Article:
It is trite law that movable property is defined negatively in Jersey law as being all property that is not immovable property – see Matthews and Nicolle, The Jersey Law of Property paragraphs 2.1 – 2.3 and Dessain and Wilkins Jersey Insolvency and Asset Tracing 5th edition, where the glossary accepts that...

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1 cases
  • Kea Investments Ltd v Eric John Watson
    • Jersey
    • Royal Court
    • 28 April 2021
    ...Littler for the First and Second Parties Cited Advocate N. B. R. Mière for the Interveners Authorities Kea Investments v Watson and Ors [2021] JRC 009. Judgments (Reciprocal Enforcement) (Jersey) Law 1960. Representation of Rawlinson & Hunter Trustees SA re Z Trusts [2019] JCA 106. In Re ZI......
2 firm's commentaries
  • Can an interest in a discretionary trust ever be a proprietary interest?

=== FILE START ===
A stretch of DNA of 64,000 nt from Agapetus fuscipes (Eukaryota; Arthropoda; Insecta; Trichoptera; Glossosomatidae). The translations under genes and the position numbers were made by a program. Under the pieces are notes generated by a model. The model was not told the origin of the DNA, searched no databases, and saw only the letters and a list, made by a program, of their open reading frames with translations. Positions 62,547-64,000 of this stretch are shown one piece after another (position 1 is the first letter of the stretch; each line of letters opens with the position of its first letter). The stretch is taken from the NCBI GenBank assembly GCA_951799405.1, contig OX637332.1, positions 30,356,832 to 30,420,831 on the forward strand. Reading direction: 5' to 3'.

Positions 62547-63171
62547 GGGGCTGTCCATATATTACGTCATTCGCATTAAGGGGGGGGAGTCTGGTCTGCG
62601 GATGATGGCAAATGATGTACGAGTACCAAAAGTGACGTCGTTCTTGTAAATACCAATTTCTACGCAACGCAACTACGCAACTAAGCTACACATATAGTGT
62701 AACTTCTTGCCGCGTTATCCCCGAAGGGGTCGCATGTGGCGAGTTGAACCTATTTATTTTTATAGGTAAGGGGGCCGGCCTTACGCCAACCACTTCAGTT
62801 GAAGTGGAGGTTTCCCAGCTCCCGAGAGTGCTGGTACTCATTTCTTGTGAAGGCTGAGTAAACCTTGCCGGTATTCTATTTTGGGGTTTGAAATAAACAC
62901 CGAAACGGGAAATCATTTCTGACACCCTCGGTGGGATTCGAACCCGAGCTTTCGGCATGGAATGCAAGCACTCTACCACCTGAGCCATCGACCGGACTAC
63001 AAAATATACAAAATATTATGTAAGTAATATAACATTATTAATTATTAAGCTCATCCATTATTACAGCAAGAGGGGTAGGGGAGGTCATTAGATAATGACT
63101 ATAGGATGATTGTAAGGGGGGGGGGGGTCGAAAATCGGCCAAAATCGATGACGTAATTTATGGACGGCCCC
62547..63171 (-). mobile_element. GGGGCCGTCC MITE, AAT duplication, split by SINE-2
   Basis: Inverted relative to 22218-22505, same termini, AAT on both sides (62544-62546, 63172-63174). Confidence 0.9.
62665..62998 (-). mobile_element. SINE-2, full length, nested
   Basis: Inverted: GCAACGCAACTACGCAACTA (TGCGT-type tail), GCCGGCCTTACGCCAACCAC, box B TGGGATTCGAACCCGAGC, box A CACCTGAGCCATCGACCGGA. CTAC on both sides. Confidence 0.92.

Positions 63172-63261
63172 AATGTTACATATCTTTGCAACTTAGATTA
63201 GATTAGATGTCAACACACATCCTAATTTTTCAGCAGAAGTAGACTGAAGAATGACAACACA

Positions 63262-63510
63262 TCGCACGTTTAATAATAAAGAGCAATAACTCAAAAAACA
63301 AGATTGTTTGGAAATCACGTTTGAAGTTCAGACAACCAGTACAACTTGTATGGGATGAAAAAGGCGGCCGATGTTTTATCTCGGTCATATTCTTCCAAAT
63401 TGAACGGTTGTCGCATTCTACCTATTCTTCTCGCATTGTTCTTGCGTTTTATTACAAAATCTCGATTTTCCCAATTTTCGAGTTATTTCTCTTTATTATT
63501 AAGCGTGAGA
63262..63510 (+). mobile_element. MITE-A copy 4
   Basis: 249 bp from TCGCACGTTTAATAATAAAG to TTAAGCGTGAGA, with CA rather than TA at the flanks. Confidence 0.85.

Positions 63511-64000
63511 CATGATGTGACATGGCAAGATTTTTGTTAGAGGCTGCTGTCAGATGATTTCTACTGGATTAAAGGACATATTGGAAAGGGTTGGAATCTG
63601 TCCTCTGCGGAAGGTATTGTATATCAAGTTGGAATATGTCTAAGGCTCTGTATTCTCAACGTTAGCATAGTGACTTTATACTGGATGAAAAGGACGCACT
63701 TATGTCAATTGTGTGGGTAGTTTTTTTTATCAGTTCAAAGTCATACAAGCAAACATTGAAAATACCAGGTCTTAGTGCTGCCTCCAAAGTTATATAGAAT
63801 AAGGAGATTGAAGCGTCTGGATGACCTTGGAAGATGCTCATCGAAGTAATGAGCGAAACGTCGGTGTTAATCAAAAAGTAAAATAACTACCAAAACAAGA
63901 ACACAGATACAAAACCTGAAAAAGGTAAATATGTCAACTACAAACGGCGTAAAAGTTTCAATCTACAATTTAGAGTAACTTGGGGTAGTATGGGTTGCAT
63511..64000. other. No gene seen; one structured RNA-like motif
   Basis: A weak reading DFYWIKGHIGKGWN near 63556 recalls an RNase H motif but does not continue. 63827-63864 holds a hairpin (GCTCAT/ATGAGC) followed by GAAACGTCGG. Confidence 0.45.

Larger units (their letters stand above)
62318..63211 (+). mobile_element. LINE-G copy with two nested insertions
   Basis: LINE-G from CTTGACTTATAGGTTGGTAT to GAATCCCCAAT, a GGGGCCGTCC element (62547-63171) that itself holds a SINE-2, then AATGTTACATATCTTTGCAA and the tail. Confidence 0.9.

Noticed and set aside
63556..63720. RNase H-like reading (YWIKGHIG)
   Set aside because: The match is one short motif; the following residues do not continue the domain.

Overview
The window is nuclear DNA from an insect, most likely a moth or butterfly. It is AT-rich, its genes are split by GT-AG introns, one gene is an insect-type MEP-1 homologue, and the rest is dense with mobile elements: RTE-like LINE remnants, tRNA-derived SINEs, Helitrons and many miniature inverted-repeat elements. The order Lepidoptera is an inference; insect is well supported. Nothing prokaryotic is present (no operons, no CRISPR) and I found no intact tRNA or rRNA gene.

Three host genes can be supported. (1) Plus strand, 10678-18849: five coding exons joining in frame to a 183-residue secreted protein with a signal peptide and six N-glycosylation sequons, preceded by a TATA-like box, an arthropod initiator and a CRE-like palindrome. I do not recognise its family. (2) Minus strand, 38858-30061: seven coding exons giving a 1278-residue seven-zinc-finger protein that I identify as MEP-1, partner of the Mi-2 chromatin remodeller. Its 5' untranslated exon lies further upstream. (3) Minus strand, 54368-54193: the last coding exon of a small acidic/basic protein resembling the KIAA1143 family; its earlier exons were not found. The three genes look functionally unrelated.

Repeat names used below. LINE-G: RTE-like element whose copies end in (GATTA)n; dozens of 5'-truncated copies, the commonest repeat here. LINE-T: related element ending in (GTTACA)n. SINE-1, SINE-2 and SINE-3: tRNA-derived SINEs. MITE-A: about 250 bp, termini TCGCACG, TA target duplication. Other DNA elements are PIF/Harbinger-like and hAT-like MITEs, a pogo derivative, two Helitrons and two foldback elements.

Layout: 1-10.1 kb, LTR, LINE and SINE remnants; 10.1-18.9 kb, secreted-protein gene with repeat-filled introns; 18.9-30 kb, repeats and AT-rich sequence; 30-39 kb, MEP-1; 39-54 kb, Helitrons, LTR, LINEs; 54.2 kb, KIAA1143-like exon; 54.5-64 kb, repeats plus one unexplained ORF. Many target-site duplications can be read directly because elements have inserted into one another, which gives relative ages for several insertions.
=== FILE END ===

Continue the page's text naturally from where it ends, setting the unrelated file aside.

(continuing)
• New Zealand
    • JD Supra New Zealand
    • 21 May 2021
    ...Limited v Watson [2021] JRC 009 In recent years there have been increasing challenges in foreign courts to the use of corporate and trust structures to hold private wealth. As far as public opinion and news agencies are concerned trusts are utilised for tax avoidance — if not tax evasion — ......
  • The Nature Of A Beneficiary's Interest Under A Jersey Law Trust
    • Jersey
    • Mondaq Jersey
    • 28 March 2022
    ...interest under a Jersey law trust, looking at Kea Investments v Watson in its historical context. In Kea Investments v Watson [2021] JRC 009, the Royal Court of Jersey considered for the first time whether a beneficiary's interest under a discretionary trust could be the subject of distrain......